Goal Setting with SMART Goals

Setting goals is extremely important to progress all the moving parts in an organization. In order for any team member to do something well, they must know the different metrics being used to gauge their performance, have the knowledge and skills to carry out the task, and understand the importance of carrying out this task accurately.

Goals help members align their own efforts with the organizational goals; team members are able to see how they fit into the big picture. When planning projects goals, goals should not only be specific, but also measurable so they can be both achievable and relevant.

(Source of photo: http://makeitwithmich.blogspot.com/2011/12/be-smart.html)

To attain consistent success, goals should be SMART – Specific, Measurable, Attainable, Realistic, and Timely.


A specific goal has a much greater chance of being accomplished than a general goal. Increasing goal specificity reduces ambiguity about what is expected and emphasizes on what you want to happen. To clearly set a specific goal you must answer the six “W” questions:

Who: Who are all the people responsible for making sure the task gets done?
Be sure to assign these tasks to the parties responsible, and follow up if you don’t see any progress being made toward completing the goal.

What: What do I want to accomplish?
Use action words such as direct, organize, coordinate, lead, develop, plan, build, etc. to clearly define the task at hand.

Where: Identify a location.
Do you have to go somewhere/be somewhere to complete this task?

When: Establish a time frame.
Set feasible deadlines but make sure you stay on top of them so you the project doesn’t fall behind.

Which: Identify requirements and constraints.
If the task is to contact someone at a company, are there departments you should be focusing on specifically?

Why: Specific reasons, purpose or benefits of accomplishing goal.
Why is this important to do at this time? Is this a task that will help drive progress on your current organizational goals? See if this task is worthy of having time invested right now.


What criteria will be used to measure a goal’s progress? If your goals are not measurable, you never know whether you are making progress toward their successful completion. You and your employees will also be more motivated to complete goals if there are milestones to indicate progress.

How will you see if you when you reach your goal? Again, be specific! “I want to read 100 pages of my book before tomorrow” shows the specific target to be measured. “I want to read a lot” is not as measurable.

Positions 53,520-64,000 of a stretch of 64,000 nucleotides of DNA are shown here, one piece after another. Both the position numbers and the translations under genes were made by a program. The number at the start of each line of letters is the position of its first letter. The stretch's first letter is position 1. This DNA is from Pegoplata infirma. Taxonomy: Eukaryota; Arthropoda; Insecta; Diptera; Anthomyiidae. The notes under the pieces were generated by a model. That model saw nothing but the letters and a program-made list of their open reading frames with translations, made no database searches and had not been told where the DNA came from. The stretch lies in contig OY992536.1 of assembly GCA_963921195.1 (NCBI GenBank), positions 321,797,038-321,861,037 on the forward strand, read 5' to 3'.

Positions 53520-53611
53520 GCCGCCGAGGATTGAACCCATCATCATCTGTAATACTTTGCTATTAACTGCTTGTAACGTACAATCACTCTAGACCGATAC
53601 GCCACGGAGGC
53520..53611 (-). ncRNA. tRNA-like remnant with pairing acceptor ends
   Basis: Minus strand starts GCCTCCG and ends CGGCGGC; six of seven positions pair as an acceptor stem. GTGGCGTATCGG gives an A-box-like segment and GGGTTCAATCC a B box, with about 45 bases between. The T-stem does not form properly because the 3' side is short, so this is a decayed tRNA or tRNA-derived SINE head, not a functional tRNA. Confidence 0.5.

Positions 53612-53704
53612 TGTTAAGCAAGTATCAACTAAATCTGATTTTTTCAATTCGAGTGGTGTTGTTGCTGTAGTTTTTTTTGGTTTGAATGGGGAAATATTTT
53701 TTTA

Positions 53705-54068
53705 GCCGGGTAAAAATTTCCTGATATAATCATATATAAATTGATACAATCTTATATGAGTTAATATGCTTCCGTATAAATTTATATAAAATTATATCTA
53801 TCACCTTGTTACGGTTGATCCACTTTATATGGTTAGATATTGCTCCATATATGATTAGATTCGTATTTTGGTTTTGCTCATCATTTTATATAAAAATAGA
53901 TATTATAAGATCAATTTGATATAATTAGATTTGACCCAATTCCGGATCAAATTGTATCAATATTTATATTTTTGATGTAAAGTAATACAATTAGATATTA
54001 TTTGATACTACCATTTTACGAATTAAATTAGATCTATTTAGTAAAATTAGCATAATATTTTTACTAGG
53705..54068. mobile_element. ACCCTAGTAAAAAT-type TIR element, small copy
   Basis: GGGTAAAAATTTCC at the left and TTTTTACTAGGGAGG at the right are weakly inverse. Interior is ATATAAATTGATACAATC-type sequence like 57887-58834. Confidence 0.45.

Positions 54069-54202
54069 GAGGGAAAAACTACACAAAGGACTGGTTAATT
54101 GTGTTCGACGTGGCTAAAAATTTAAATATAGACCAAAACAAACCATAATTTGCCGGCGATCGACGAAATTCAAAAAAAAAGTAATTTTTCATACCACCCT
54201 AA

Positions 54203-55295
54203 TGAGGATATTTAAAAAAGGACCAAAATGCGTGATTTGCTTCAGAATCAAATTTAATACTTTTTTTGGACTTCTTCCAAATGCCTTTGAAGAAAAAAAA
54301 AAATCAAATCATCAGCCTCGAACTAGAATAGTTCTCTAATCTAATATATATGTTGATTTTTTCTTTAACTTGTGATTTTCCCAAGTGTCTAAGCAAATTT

Goals must be realistic and attainable by those assigned to the task. The best goals require you or your team members to stretch a bit to achieve them, but they aren’t too extreme. For instance, if you aim to lose 20lbs in one week, we all know that isn’t achievable, but setting a goal to lose 1lb a week is more feasible.

Once achieved, the feeling of success will help keep people motivated as you try to lose another pound. Goals that are set too high or too low become meaningless and team members will start to ignore them.


Goals must be an important tool in the grand scheme of reaching your company’s vision and mission. What are the primary objectives of the organization right now? For many companies, any action that does not directly lead to the conversion of a sale is something that is not worth focusing on. The goals that are being assigned need to be a worthy investment of the little time you have to move in the right direction.


Goals must have start points, ending points, and overall fixed duration. Commitment to deadlines helps employees to focus their efforts on completion of the goal on or before the due date. With no time frame tied to the goal, there would be no sense of urgency, an incredible motivating factor.

Make sure you do not set the deadline too far in the future since it can be easily put off. However, a goal that is set too close may be unrealistic or discouraging. If you want to lose 10lbs, when would you want to lose it by? Just saying “someday” won’t work, but if you anchor it within a time frame, “by July 15th”, then you have set your unconscious mind into motion to begin working on the goal.

SMART goals make for smarter organizations and individuals. As you can see, many of the aspects of this particular method of goal setting put a lot of emphasis on specifying as much as possible, making sure the goal is challenging the one assigned, making sure it is not only realistic and feasible to accomplish, but also a task that will directly affect the direction of the organization’s vision and objectives.

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